Towle and other white female preachers avoided the issue of slavery, choosing to stay silent on the divisive issue. Their silence on slavery could have been for a multitude of reasons, some overlapping. White women who actively preached faced opposition from many, including male clergy in institutionalized denominations, male authors who spoke against them in the press, and even women who believed they went beyond their prescribed sphere. Some white female preachers may have decided that speaking out on racial issues would harm their successful, though precarious, ministries. White female preachers could have believed that the issue was not related to religion and conversion – something Black women such as Jarena Lee and Julia Foote disagreed with – and thought it best not to publicly espouse opinions. Finally, they simply may not have cared. Removed from the immediate effects of slavery, women such as Nancy Towle may have agreed with slavery, or disagreed with it in principle, but not enough to fight for abolition in practicality. Either way, their silence spoke volumes regarding their concern about racial issues: they were not. By refusing to make slavery and Black issues part of their ministry, white female preachers sided with white supremacy, regardless if their personal feelings were different. 

The implication of white female preachers’ silence meant that they implicitly sided with white supremacy. By avoiding the issue, they sided with the oppressor. Without entangling racial issues into their theology, white female preachers focused on supernatural and spiritual concerns instead of present-day issues. Black female preachers, and even broader, Black religious laborers, entangled present issues into their ministry and theology. Their religious calling included advocating for social change. Black female preachers often worked in distinctly Black churches, but also frequently visited and preached in churches that had mixed congregations. Black female preachers wrote of those who donated to their ministry and often had to rely on charity to clothe and feed themselves, let alone itinerate. These white benefactors who helped Lee and other Black religious laborers, therefore, believed in the spirituality of Black people and the true calling of these women. Beyond worrying about the conversion of all souls, those who supported Black ministry inherently supported the religious authority of Black preachers. Specifically, by advocating for Black female preachers, white supporters argued that women could preach, and Black people could be true Christians.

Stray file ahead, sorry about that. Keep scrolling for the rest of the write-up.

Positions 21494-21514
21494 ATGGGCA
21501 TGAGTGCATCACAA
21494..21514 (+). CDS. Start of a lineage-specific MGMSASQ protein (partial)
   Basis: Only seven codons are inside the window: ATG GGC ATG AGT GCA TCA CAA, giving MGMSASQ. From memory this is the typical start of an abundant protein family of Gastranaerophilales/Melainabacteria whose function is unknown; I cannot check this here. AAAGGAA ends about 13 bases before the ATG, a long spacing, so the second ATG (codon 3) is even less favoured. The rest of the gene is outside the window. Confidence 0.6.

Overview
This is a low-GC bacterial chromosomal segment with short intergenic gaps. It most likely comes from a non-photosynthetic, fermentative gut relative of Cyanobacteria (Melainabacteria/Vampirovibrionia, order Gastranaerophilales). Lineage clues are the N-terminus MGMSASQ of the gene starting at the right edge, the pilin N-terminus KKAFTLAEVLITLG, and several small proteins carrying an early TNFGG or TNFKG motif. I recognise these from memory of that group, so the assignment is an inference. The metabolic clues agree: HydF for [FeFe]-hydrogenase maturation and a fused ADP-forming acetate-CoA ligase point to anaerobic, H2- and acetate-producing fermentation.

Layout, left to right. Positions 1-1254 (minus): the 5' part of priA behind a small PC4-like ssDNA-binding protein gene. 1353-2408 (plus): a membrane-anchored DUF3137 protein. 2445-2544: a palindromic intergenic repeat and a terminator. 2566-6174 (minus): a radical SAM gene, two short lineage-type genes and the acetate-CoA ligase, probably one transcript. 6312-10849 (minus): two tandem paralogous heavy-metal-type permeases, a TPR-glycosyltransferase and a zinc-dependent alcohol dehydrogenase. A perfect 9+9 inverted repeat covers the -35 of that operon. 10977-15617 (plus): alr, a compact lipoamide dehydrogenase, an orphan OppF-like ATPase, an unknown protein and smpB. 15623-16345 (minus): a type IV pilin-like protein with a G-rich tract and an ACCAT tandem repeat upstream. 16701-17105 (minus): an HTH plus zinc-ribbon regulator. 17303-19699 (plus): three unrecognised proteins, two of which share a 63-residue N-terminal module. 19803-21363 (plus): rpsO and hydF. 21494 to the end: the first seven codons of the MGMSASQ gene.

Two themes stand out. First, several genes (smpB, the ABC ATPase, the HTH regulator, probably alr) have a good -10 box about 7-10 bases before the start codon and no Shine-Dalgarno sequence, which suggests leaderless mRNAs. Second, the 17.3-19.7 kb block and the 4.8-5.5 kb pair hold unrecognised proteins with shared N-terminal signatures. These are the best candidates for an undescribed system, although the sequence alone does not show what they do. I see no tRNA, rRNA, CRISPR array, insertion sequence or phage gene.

1.  Memoirs of the Life, Religious Experience, Ministerial Travels, and Labours of Mrs. Elaw, edited by Kimberly Blockett, (West Virginia University, 2021), 49. ↩︎
  2.  Memoirs, 49. ↩︎
  3.  Memoirs, 49. ↩︎
  4.  Catherine Brekus, Strangers and Pilgrims: Female Preaching in America, 1740-1845, (Chapel Hill: University of North Carolina Press), 7. ↩︎